Do-It-Yourself: Slate Countertop Resurfacing

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Things You'll Need

  • Mild soapy water

  • Sponge

  • Towel

  • Steel wool

  • Paint tray

  • Slate sealer

  • Roller brush

  • Oil soap

You can purchase slate by the slab or in smaller tiles.

Slate countertops are available in a range of colors from gray to red and turquoise to black. Some people prefer slate to other natural countertops surfaces because it absorbs things at a slower than granite, and is generally considered anti-bacterial. Keeping your kitchen countertops looking great goes a long way toward making your kitchen look clean and tidy. Since slate is not inexpensive, it is well worth your investment to keep the surface looking good. The best way to keep your countertop looking its best is to wipe down the counters regularly; this limits scratches and edging, which can dull the surface of the counter, and apply a sealant to keep the surface looking shiny and hide imperfections.


Step 1

Remove any large crumbs or debris from the countertop with a damp sponge.

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Step 2

Wipe the countertop down with a damp sponge and a solution of soapy water or a commercial cleaning product. Dry the surface with a towel.


Step 3

Scrub away minor scratches with a sponge.

Step 4

Scrub deeper scratches with steel wool. Apply light pressure when rubbing, and don't extend too far past the original scratch.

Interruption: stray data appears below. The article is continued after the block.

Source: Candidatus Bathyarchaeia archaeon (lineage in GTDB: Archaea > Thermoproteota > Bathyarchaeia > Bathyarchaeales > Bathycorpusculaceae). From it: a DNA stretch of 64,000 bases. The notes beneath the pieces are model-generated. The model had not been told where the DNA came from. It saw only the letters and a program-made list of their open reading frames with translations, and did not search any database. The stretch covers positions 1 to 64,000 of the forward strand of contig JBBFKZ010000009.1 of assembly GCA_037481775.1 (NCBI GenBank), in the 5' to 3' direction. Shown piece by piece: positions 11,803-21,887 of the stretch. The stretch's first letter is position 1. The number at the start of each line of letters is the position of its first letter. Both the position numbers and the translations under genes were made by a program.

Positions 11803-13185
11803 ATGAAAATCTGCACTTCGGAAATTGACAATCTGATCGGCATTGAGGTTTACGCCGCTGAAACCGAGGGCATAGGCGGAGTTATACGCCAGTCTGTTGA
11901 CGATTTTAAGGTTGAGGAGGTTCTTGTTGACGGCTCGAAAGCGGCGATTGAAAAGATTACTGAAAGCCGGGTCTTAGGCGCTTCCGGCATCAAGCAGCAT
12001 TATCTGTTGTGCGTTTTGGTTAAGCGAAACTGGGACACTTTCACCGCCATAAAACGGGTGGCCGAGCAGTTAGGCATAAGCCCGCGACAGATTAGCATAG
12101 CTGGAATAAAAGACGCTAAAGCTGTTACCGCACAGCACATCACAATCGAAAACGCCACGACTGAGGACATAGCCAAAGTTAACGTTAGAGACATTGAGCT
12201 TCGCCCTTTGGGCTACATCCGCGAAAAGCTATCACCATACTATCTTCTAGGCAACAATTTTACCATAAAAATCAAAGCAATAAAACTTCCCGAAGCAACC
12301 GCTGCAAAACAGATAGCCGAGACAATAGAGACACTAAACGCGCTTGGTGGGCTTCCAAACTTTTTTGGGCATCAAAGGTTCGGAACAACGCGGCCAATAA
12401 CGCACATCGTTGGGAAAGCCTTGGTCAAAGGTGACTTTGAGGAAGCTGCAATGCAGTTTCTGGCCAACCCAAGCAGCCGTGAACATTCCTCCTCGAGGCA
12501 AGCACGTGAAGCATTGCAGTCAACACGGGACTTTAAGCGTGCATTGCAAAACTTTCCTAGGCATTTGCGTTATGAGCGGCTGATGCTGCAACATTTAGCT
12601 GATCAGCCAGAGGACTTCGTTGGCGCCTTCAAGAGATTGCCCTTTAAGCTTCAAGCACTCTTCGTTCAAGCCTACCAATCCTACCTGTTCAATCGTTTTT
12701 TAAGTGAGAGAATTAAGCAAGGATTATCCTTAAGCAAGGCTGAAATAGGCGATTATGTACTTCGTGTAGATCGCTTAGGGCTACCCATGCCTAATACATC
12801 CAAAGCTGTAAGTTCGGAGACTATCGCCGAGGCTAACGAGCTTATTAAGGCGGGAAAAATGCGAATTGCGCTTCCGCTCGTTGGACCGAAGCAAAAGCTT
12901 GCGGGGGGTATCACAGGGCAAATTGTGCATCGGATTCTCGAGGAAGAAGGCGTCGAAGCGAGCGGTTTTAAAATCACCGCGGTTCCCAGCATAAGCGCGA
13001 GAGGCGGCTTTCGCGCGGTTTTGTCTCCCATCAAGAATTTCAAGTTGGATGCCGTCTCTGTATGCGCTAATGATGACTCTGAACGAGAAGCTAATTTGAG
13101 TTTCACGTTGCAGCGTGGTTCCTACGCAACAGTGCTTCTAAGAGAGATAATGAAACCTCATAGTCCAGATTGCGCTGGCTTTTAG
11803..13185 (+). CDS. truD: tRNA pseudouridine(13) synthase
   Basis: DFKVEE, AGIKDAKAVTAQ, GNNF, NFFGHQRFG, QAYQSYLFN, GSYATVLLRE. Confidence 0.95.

Step 5

Buff the areas down with a dry towel to ensure that there are no remaining crumbs or dust particles from the steel wool.


Step 6

Pour a slate sealer into a paint tray and roll a paint roller into the sealer.

Step 7

Apply a thin coat of the sealer onto the surface of the countertops. Allow the sealer to dry for about an hour, or according to the sealer manufacturer's instructions. Consult the manufacturer's instructions for how frequently you should reseal the slate.


To make your slate counter shine, apply a diluted solution of oil soap and buff it off before the solution dries on the surface of the counter.


Don’t cut things directly on the surface of your counter. This may create etches and scratches; use a cutting board instead.



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